December 28, 2010 Comments Off on flowers
The lotus (Sanskrit & Tibetan padma) [Lotus (padma) – mental & spiritual purity] is one of the Eight Auspicious Symbols & one of the most poignant representations of Buddhist teaching. The roots of a lotus are in the mud, the stem grows up through the water, & the heavily scented flower lies pristinely above the water, basking in the sunlight. This pattern of growth signifies the progress of the soul from the primeval mud of materialism, through the waters of experience, & into the bright sunshine of enlightenment.
Though there are other water plants that bloom above the water, it is only the lotus which, owing to the strength of its stem, regularly rises eight to twelve inches above the surface.
According to the Lalitavistara, “the spirit of the best of men is spotless, like the lotus in the muddy water which does not adhere to it.” Also, “In esoteric Buddhism, the heart of the beings is like an unopened lotus: when the virtues of the Buddha develop therein, the lotus blossoms; that is why the Buddha sits on a lotus bloom.”
The lotus is one of Buddhism’s best recognized motifs & appears in all kinds of Buddhist art across all Buddhist cultures. The lotus does not grow in Tibet & so Tibetan art has only stylized versions of it, yet it appears frequently with Tibetan deities & among the Eight Auspicious Symbols.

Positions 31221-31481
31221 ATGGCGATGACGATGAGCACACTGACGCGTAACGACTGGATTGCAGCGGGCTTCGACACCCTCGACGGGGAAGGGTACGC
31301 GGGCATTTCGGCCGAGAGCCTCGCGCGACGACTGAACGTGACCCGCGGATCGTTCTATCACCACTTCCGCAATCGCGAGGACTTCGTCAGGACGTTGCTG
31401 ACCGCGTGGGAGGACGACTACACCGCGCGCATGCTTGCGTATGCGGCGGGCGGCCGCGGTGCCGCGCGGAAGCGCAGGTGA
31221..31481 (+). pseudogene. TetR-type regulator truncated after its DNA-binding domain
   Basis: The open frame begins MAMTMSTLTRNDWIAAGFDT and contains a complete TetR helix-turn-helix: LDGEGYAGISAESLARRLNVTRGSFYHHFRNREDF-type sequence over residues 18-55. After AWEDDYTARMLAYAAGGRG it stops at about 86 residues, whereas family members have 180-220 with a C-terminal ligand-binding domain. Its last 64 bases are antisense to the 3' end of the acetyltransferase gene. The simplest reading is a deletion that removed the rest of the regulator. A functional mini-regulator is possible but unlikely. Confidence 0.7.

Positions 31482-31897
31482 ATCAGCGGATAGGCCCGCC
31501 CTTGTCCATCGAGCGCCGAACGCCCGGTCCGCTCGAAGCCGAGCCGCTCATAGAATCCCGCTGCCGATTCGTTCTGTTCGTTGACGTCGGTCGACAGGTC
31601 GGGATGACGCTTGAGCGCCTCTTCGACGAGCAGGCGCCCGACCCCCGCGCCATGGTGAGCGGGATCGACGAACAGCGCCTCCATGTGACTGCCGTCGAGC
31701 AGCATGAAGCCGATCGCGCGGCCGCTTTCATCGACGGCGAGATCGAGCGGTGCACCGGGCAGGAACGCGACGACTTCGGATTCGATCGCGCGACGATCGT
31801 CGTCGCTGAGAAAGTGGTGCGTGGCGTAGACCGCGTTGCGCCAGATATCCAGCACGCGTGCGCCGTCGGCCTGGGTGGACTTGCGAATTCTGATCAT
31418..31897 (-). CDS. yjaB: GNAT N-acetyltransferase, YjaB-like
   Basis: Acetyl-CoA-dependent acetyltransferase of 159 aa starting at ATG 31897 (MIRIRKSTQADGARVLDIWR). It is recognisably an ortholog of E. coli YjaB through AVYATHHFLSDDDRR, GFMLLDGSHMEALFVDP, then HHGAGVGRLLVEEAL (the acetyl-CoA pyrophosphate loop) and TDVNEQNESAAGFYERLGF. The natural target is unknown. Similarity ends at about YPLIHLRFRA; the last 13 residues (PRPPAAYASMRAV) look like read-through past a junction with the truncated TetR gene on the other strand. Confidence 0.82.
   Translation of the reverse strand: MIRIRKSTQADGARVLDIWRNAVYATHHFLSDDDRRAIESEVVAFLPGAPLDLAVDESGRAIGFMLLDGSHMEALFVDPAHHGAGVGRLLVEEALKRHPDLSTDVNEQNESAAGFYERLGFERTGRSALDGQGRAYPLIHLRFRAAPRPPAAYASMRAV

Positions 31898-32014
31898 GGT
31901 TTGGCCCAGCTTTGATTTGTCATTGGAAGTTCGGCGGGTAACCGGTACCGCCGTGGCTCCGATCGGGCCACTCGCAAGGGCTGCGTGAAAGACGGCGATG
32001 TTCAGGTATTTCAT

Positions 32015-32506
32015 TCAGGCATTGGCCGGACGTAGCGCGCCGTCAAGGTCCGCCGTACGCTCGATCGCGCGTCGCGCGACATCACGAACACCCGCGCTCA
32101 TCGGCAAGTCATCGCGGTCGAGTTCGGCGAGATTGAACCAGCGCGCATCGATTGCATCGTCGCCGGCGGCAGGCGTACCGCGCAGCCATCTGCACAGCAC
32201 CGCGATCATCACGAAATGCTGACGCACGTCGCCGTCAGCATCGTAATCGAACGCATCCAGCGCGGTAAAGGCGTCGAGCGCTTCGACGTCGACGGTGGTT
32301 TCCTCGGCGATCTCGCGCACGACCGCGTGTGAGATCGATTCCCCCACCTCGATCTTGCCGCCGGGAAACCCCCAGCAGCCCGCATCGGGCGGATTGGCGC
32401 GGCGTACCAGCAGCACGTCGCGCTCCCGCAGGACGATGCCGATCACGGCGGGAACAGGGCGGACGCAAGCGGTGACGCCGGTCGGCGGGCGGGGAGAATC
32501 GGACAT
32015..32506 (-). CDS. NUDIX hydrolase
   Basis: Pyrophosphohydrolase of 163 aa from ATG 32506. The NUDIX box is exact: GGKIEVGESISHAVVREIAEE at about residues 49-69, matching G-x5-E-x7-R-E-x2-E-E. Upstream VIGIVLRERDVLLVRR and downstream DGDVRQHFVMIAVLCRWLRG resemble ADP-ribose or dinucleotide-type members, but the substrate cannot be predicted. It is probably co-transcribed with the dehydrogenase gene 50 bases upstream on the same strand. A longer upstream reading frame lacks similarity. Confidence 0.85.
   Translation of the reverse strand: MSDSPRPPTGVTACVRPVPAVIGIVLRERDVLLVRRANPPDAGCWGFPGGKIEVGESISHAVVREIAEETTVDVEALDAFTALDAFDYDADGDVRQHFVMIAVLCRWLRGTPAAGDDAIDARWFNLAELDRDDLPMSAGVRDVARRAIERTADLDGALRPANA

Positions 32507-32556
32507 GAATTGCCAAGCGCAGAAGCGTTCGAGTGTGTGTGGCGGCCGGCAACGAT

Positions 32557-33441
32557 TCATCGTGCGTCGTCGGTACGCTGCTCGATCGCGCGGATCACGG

Every important Buddhist deity is associated in some manner with the lotus, either being seated upon a lotus in full bloom or holding one in their hands. In some images of standing Buddhas, each foot rests on a separate lotus.
The color of the lotus has an important bearing on the symbology associated with it: White Lotus This represents the state of spiritual perfection and total mental purity (bodhi). It is associated with the White Tara deity & proclaims her perfect nature, a quality which is reinforced by the color of her body. Pink Lotus This the supreme lotus, generally reserved for the highest deity. Thus naturally it is associated with the Great Buddha himself. Red Lotus This signifies the original nature & purity of the heart (hrdya). It is the lotus of love, compassion, passion & all other qualities of the heart. It is the flower of Avalokiteshvara, the bodhisattva of compassion. Blue Lotus This is a symbol of the victory of the spirit over the senses, & signifies the wisdom of knowledge. Not surprisingly, it is the preferred flower of Manjushri, the bodhisattva of wisdom. tags: flower, lotus, Buddhism
Lotus Flower in Hinduism – Significance and Symbolism Lotus Flower is one of the most popular symbols in Hindu religion. It is believed that Lord Brahma emerged from the navel of Lord Vishnu sitting on a lotus. Goddess Saraswati, the Hindu Goddess of learning, is shown sitting on a lotus. Lotus flower is a symbol of eternity, plenty and good fortune and Goddess Lakshmi, the Hindu goddess of wealth, is usually depicted with a lotus flower.
HINDUISM Tags: flower, lotus, Hinduism image source
ANCIENT EGYPT: The lotus is used as a metaphor or symbol in many religious traditions.
To the ancient Egyptians, a lotus bud or sesen was a symbol of rebirth, . It closes in the evening and falls to the water, but in the morning it opens and is lifted above the surface. Its behaviour emulates that of the sun. Because of this rising and setting, it is also a symbol of the sun and creation.